Not All is Black

In its Report dated 2023, while the CESR detailed the various measures which were deemed necessary for efficient disposal and management of C&D waste, a silver lining was found in the fact that certain cities, which may be considered to be the largest producers of C&D waste, had initiated the reporting of such waste (generation and management), which was an essential step towards attaining a successful implementation of the C&D Rules.

Even during the address presented by the Union Minister of Housing & Urban Affairs, it was specified that regions like the NCR were able to process almost 78% of the waste on a daily basis, wherein the said statistics painted an impressive picture owing to the fact that the Union Territory of Delhi alone, has been termed to be one of the largest C&D waste producers in the country8.

In addition to the aforementioned, it may also be needful to note that in the month of October 2023, the Government of the Union Territory of Delhi paved way for an effective management of C&D waste by the establishment of the Country's largest C&D Waste Recycling Plant. This initiative was also taken alongside the decisions of various other State Governments including that of Uttar Pradesh, which had been working diligently to tackle the issue of C&D waste management by way of various policies and initiatives, thus, providing for a reasonable inference to the fact that the implementation of the C&D Rules 2016 was gaining the necessitated traction.

Sustainable Construction – Sustainable India

In the various steps taken by the Government of India, a focus has been towards incorporating the values of sustainability within the C&I Industry, whether by means of the processes and procedures, or through the development of renewable energy plants.

In these sustainability measures, the Energy Conservation Building Code, published by the Bureau of Energy Efficiency, has emerged as a champion, by mandating certain buildings to have minimum energy standards, which will result in the promotion of technologically neutral and renewable energy efficient values in the construction of commercial buildings.

However, while the aforementioned code has been effectively adopted and efficiently implemented by various States, the C&D Rules 2016 are yet to gain such kind of a momentum. It is needless to note, that the true sense of sustainability in the C&I industry may only be achieved when the structures constructed and the waste generated are both managed in an environmentally friendly manner.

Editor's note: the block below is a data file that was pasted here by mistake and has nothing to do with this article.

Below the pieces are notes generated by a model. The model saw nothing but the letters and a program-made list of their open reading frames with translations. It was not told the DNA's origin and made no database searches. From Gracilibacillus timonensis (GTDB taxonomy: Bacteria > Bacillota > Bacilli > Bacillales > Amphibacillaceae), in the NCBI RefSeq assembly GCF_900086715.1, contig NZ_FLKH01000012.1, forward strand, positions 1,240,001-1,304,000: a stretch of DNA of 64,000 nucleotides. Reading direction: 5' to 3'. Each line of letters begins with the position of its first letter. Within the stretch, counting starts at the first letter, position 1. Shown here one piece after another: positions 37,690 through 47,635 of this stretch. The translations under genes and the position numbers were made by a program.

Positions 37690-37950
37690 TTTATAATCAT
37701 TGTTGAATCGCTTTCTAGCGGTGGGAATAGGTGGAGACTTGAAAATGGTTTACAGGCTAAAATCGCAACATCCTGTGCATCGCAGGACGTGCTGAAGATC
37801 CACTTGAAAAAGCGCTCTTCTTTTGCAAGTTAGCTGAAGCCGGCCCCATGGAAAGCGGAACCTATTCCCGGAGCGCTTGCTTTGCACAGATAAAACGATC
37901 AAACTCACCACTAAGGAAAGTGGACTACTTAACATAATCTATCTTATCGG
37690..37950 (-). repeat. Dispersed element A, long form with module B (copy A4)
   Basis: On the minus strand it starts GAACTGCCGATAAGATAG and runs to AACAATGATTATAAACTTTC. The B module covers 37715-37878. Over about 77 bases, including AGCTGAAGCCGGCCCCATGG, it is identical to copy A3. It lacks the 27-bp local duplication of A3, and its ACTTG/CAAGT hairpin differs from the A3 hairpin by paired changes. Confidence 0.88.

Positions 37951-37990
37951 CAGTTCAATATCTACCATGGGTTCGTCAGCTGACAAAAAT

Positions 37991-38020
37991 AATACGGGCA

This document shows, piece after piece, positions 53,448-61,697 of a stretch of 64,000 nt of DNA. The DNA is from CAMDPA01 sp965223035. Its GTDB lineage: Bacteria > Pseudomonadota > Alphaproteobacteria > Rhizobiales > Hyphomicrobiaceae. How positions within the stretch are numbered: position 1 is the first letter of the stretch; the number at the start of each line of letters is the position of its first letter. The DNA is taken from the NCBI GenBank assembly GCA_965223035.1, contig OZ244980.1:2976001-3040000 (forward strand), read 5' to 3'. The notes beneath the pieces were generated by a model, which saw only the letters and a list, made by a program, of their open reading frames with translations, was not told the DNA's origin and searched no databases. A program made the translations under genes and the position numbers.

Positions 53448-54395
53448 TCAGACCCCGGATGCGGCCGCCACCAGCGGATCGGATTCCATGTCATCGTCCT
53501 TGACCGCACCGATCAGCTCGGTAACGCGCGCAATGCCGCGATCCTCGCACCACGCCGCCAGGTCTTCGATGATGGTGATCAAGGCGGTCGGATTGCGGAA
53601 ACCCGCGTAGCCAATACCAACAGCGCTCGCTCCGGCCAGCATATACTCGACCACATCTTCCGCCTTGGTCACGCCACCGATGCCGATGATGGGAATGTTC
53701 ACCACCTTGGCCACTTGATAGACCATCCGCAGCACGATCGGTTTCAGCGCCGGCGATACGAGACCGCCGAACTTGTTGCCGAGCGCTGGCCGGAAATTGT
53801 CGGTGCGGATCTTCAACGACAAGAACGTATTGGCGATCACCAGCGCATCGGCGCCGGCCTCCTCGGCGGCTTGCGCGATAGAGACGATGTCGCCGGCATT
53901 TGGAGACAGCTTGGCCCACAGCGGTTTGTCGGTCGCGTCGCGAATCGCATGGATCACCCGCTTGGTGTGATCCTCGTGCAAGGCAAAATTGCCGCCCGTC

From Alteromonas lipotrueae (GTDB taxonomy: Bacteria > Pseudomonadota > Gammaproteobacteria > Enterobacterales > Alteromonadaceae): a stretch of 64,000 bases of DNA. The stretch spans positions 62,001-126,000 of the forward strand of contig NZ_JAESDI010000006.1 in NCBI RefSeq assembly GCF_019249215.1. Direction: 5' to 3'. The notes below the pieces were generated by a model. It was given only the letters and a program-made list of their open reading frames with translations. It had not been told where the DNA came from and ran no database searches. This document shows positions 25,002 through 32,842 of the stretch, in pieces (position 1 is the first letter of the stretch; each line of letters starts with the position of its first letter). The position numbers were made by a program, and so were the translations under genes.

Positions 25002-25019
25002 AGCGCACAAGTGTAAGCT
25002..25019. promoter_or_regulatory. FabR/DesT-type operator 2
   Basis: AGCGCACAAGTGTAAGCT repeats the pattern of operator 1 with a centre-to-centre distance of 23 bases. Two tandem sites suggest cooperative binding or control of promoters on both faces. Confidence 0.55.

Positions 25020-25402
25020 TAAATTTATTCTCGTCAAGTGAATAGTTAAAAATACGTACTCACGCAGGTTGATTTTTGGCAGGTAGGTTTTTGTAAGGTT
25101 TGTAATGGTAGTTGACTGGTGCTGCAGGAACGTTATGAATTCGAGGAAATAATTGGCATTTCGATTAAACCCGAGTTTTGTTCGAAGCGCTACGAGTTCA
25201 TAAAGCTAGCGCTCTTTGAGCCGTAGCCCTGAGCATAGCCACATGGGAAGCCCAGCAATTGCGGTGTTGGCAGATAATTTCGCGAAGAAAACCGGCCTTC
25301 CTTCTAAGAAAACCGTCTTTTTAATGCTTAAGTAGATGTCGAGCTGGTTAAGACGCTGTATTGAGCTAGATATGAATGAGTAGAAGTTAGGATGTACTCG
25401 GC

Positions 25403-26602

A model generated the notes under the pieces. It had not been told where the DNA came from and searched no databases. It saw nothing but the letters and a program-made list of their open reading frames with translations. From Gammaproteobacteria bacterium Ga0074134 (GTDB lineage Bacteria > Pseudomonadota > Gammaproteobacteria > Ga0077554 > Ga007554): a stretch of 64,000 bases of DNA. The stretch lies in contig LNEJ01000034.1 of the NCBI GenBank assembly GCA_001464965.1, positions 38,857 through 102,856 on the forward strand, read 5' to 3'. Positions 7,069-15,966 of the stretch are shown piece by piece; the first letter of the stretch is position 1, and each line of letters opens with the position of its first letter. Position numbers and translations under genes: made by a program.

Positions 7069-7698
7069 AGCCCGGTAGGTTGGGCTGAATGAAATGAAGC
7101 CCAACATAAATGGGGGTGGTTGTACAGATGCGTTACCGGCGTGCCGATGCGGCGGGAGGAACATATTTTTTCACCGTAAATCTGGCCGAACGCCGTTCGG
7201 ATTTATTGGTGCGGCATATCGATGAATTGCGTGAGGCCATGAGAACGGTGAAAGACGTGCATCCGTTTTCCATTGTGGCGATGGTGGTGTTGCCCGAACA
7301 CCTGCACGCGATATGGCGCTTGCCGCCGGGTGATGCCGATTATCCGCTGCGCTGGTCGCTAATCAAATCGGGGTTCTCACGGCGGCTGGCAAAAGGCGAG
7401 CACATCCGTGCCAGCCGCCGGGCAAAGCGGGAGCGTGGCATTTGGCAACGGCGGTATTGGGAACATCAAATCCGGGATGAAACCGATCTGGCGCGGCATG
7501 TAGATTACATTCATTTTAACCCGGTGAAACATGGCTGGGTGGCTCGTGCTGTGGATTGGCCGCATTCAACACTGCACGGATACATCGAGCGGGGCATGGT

One of the advantages of India being a developing country working towards incorporating sustainable values in the C&I industry, before attaining full development is the envisioned cost efficiency. That is, while any developed country would face certain technical issues in including sustainable values in its existing economy, for India, this inculcation shall be rather simple if undertaken strategically.

The C&D Rules, 2016, is a well-thought out piece of legislation, which if implemented correctly and efficiently, will lead India to its desired path of net-zero carbon emissions and ultimately, the achievement of the United Nations Sustainable Development Goals.

After all, the primary step towards a sustainable and 'Viksit' Bharat must be taken by the Foremost Accelerator of the Indian Economy.


1 PRESS INFORMATION BUREAU, (last visited Feb. 29, 2024).

2 Id.

3 PRESS INFORMATION BUREAU, (last visited Feb. 29, 2024).

4 PRESS INFORMATION BUREAU,,promoting%20economy%2Dwide%20decoupling%20of (last visited Feb. 29, 2024).

5 NITI Aayog, Strategy for Promoting Processing of Construction and Demolition (C&D) Waste and Utilisation of Recycled Products, 1, 6 (2018),

6 Anumita Roychowdhary, Rajneesh Sareen & Mitashi Singh, Construction and Demolition Waste: Closing the Waste Loop for Sustainability, 1, 6 (2023).

7 Id at 10.

8 Supra note 1.